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What is the best route to go from IT to Science?

  1. Apr 25, 2009 #1
    What is the best route to go from IT to Science?

    I have an undergrad in Computer Science completed in 1997 and have over 12 years experience in programing, software design, technical writing, telecom, & Point-of-Sale software. I am willing to go into any area of science, and I would like to spend the least amount of time in school as possible due to financial issues.

    I am especially interested in the physical sciences & astronomy and have many skills in computation to offer the science world. I did well in math and science while in school.

    I am grateful to hear anyone's suggestions or know-how in the matter?
     
  2. jcsd
  3. Apr 25, 2009 #2
    Hey! What is your goal in attending science? Do you want to be a researcher or just work on science software?

    If you're good with computers, look for jobs at universities. Research groups often hire programmers on contract to work on various interesting problems, often with parallel supercomputing.

    subSquall
    Subversive Guide to Engineering
    http://subversiveguidetoeng.blogspot.com
     
  4. Apr 26, 2009 #3
    Hi subSquall,
    My goal is to have a career involved in science whether it is in research or designing science software. I do not mind programming computers to get into science, but I want to get involved in the science and not just be a programmer taking orders from a scientists. I want to be involved in the scientific analysis/experimentation/theory and not be the "IT Guy" or "Code Monkey".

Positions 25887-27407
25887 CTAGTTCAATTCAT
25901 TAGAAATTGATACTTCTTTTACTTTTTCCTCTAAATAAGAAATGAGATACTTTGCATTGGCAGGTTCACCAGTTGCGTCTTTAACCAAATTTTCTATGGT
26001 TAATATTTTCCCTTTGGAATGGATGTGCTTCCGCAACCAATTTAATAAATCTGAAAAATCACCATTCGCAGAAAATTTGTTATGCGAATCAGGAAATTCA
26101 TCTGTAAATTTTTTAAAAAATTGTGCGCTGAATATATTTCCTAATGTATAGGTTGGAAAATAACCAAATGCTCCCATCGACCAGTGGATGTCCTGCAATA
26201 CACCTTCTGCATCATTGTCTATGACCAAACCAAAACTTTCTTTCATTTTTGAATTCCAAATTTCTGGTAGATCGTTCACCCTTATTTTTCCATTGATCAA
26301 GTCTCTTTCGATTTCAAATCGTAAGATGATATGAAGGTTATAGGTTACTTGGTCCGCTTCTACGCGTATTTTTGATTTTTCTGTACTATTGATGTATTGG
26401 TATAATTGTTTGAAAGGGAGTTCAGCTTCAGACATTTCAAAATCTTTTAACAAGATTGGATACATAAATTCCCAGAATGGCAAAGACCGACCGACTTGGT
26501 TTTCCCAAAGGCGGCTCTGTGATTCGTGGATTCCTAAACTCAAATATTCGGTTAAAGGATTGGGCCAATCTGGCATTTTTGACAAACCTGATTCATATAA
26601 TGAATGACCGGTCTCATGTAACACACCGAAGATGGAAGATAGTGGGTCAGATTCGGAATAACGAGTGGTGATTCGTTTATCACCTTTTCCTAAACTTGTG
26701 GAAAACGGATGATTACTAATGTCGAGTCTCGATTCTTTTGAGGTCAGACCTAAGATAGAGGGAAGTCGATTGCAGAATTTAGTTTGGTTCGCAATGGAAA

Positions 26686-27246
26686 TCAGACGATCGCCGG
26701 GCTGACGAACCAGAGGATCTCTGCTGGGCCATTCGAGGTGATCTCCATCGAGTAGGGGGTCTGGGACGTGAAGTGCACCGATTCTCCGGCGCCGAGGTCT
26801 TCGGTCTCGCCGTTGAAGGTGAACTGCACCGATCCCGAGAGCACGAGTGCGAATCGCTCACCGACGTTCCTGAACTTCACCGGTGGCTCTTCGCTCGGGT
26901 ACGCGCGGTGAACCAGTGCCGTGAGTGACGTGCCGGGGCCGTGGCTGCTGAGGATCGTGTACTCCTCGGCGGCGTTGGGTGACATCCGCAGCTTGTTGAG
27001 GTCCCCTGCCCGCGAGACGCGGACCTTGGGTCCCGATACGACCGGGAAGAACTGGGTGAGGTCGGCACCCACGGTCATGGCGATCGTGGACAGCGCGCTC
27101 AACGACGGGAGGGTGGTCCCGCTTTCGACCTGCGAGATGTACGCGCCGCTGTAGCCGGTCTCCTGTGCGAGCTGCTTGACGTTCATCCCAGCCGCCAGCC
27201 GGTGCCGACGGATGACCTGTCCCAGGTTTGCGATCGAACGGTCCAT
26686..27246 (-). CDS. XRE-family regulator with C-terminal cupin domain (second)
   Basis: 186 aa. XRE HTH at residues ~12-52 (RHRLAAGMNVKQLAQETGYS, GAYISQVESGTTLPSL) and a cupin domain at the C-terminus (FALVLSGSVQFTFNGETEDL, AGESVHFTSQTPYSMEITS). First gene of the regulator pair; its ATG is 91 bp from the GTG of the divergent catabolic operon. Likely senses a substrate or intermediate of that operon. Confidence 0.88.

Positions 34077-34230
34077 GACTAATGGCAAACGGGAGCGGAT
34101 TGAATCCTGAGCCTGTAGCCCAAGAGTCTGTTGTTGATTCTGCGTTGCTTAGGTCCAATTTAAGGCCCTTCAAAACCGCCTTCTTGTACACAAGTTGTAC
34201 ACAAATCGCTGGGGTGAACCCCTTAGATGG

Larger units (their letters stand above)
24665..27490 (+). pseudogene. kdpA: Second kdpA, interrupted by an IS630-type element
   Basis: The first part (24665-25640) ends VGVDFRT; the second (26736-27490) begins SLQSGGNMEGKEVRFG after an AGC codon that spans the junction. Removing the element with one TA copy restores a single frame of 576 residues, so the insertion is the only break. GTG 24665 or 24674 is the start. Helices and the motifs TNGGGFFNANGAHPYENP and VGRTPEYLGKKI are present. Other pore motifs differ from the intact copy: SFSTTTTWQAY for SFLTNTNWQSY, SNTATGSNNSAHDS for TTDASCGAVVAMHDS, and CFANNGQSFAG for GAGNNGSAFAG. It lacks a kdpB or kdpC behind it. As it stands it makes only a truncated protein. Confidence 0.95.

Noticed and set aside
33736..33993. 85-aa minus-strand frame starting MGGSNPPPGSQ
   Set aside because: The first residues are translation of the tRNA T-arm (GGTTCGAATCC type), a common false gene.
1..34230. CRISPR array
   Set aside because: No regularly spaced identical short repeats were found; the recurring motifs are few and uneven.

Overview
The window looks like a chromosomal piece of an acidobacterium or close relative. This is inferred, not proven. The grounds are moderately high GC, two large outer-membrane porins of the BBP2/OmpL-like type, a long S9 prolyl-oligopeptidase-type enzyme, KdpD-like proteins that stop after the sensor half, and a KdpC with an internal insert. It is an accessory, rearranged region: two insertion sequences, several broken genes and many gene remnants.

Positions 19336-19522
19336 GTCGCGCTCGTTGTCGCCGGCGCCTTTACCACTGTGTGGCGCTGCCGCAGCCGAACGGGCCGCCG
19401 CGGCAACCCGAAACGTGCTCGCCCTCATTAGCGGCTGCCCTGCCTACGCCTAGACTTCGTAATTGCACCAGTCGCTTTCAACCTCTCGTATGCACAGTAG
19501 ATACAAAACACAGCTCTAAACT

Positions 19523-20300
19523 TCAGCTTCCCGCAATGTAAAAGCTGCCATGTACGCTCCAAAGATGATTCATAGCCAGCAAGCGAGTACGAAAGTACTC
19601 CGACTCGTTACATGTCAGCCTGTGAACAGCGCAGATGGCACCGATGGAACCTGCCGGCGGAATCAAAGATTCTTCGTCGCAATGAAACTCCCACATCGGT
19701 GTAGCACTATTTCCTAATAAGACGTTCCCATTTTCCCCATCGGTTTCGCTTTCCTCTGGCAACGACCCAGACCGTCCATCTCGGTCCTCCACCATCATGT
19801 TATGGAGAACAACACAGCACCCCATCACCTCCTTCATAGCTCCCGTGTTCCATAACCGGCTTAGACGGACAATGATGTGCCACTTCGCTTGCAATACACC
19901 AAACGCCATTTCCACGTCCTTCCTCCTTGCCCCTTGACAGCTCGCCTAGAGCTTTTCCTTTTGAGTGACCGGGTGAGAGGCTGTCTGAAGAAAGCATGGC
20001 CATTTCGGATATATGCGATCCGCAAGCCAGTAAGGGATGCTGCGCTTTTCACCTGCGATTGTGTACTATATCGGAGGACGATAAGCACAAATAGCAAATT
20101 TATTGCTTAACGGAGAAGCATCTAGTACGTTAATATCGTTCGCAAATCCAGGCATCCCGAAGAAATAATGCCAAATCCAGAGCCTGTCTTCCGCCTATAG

5. Apr 26, 2009 #4
    Usually it works the other way around. People get a physics or chem degree and end up writing software.
     
  6. Apr 27, 2009 #5

    diazona

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    If your only objection to going back to school is financial, note that you very rarely have to pay for graduate school in physics - typically you'll get a teaching assistantship or research assistantship which covers tuition and living expenses (but little else). Of course, given that your experience seems to be entirely in software, I suspect it would be difficult to get into grad school - usually they want people with the experience to be good researchers. But don't let me stop you ;-)

    For what it's worth, there are a number of open-source programs/libraries for scientists (Numpy/Scipy is a favorite of mine, but just one among many) that could always use good developers. That's something you might consider as a way to help the transition from software to science: it'll help you get exposure while still letting you apply the skills you have. (Also not a bad thing to put on a resume, if you're dedicated enough to it)
     
  7. Apr 27, 2009 #6
    In that case there's no substitute for going to school ... you'll need the courses to have a good background and get trained in thinking like a physicist. It might be quite fun :-)
     
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